I will refer to this written statement interchangeably as either the “security deposit transmittal letter” or the “21-day letter.”

According to ATCP 134 all prepaid rent in excess of one month is legally considered to be a security deposit.  So if you require a new tenant to pay first and last month’s rent plus a security deposit, legally the security deposit will also include the last month’s rent

Essentially a landlord must either return a tenant’s security deposit or send the tenant an itemization of how the tenant’s security deposit was applied within 21 days after the tenant surrenders the premises.  This is mandatory.  No matter what the situation – even if you are legally entitled to keep all of the tenant’s security deposit – you must still send the tenant a letter explaining to them why you can legally keep it and how it was applied.  There is no situation in which you should not be sending the 21-day letter to a vacating residential tenant in Wisconsin.  Even if common sense tells you it is not necessary (i.e. the tenant told me to use his/her security deposit to pay for the last month’s rent) you should still send out the letter.  If you are wrong the ramification may be expensive.  Be safe – send the letter each and every time. Read the rest of this entry »

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Landlords Should Not Play Games With Tenants’ Security Deposits

A new landlord-tenant decision has been reccomended for publication.  The case of Boelter v. Tschantz involves a tenant suing her past landlord for double damages and attorney’s fees for making improper deductions from her security deposit.  
The essential facts are as follows:

1.   Tschantz (the landlord) withheld money from the tenant’s security deposit.

2.   The key deductions that were made were: (1) $323.84 for the tenant’s water bill and (2) $85 to repair a clogged toilet.

3.   After withholding a portion of the tenant’s security deposit to pay her water bill, the landlord then failed to pay the bill timely.  As such, the tenant opted to pay the utility directly to avoid late fees. 

4.   The landlord then sent a refund check to the tenant — three weeks later — for the amount that he deducted from her security deposit to cover the water bill along with a Post-It note that said “Oh, too bad no double damages for you.”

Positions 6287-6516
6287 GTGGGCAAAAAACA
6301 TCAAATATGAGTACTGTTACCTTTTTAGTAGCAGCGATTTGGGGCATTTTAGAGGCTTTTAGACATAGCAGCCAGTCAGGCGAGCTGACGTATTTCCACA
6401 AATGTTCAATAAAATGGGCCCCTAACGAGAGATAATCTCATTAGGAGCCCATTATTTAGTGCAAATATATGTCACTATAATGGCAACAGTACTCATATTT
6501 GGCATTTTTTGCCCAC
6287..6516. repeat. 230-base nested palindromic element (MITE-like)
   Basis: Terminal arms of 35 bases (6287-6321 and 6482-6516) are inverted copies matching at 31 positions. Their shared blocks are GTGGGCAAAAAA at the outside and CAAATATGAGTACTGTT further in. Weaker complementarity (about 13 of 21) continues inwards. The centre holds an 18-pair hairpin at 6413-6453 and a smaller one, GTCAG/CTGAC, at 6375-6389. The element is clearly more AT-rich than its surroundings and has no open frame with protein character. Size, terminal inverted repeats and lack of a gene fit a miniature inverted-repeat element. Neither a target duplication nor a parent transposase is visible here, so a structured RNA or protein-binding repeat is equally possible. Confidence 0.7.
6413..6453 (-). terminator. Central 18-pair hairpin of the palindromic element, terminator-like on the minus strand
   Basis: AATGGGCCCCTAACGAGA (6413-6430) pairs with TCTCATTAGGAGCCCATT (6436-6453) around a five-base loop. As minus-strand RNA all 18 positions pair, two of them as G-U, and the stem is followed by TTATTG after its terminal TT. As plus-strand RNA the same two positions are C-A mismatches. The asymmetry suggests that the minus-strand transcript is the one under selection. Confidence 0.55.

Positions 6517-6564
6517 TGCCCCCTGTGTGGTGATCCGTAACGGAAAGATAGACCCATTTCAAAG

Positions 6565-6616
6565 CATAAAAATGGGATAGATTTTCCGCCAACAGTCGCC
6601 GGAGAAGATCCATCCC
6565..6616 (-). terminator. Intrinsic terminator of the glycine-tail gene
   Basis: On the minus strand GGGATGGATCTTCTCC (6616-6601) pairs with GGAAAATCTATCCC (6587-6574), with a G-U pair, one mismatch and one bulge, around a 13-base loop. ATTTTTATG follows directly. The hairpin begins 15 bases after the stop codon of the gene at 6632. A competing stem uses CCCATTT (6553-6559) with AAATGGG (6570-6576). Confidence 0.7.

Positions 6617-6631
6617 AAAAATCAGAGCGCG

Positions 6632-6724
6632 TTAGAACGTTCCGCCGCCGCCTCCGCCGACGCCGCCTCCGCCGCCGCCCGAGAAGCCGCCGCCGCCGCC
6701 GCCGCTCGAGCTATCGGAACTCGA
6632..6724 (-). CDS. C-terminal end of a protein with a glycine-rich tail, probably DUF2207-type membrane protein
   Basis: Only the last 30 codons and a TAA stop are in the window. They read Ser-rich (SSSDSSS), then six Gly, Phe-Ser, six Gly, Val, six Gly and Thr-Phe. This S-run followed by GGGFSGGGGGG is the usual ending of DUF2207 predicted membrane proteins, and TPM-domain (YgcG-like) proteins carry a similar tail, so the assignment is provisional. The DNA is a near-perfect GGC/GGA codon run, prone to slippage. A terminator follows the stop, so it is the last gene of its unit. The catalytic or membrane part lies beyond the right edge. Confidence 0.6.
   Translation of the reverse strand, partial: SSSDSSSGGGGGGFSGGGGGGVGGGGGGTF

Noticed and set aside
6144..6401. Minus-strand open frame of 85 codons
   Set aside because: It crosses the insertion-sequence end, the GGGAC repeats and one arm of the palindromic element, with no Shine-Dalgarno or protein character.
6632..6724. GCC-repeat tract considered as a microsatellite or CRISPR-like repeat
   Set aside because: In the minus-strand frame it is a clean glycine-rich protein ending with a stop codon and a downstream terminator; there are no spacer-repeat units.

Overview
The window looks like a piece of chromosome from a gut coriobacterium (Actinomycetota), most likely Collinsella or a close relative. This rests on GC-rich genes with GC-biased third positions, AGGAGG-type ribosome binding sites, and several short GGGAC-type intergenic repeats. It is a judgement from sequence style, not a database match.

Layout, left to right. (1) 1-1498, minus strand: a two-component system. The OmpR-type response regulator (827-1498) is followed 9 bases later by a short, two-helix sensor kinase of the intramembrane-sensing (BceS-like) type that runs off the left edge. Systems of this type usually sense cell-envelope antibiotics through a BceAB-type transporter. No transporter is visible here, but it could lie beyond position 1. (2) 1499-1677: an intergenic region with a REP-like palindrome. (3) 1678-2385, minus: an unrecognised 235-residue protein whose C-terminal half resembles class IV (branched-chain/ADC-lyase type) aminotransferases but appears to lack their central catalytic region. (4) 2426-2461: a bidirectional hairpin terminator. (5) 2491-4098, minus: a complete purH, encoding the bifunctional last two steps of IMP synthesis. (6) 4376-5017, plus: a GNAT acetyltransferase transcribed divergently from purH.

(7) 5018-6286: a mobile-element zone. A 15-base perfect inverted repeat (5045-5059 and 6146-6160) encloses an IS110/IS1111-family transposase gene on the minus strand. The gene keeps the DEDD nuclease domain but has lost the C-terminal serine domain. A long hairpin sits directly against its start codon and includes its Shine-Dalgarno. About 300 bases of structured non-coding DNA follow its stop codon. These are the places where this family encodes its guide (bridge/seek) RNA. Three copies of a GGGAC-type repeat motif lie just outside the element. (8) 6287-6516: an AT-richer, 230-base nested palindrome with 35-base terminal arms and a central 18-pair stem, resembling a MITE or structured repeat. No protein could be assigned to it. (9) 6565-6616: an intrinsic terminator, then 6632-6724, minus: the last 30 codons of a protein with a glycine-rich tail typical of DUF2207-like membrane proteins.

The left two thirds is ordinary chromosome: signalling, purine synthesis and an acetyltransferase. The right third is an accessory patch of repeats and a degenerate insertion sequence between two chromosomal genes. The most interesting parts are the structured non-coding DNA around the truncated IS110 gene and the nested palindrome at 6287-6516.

5.   The landlord then stopped payment on the check prior to the tenant cashing it.

The Court of Appeals held that the landlord violated ATCP 134 as a result of his “game-playing” with the tenant’s security deposit. 

First violation of ATCP 134:  The court held that it was unreasonable for the landlord to withhold money from his tenant’s security deposit in order to pay her water bill and then not use that money to pay the water bill timely.  The court specifically stated, “A landlord cannot indefinitely retain a deposit — merely as a deposit — after a tenant vacates.”  Read the rest of this entry »


Article and Video Regarding Recent Seminar On Advising and Defending Property Owners in Nuisance Actions


On May 7, 2009 I spoke at the State Bar of Wisconsin Annual Convention.  I was asked to speak at the Government Lawyer Division’s seminar that focused on the topic of neighborhoods and nuisance properties.  Specifically I was asked to speak on advising and defending property owners that have nuisance properties.

The State Bar recently published a nice article summarizing my seminar presentation which was published through its online Inside Track newsletter.  A link to the article and a short video of my presentation on the topic of written screening criteria is below.

House rules: Landlords knowledgeable of tenancy laws improves condition of rental properties, neighborhoods (from

Landlord accountability: Advising and defending the property owner
July 1, 2009 — In this video clip, Milwaukee attorney Tristan Pettit explains the importance of the property owner’s consistent use of written criteria when screening potential tenants. Pettit spoke at the Government Lawyers Division program at the State Bar Annual Convention in May. (from

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Did you know that if you have an illegal provision in your rental agreement that the entire agreement may be unenforceable? Unfortunately this is true. In the case of Baierl v. McTaggart the Wisconsin Supreme Court held that because the landlord’s lease contained an illegal provision, the entire lease could be thrown out. This result can occur even if you never tried to enforce the “illegal” provision as was the case with the landlord in the Baierl case.

In my representation of landlords over the past 14 years, the two most frequent situations in which I have found an illegal provision in a rental agreement were because: (1) the landlord decided to draft his/her own rental agreement and didn’t know that Wisconsin law prohibited him/her from including certain language, and (2) the landlord used a rental agreement that s/he found on the internet that was not drafted by a person knowledgeable about Wisconsin law.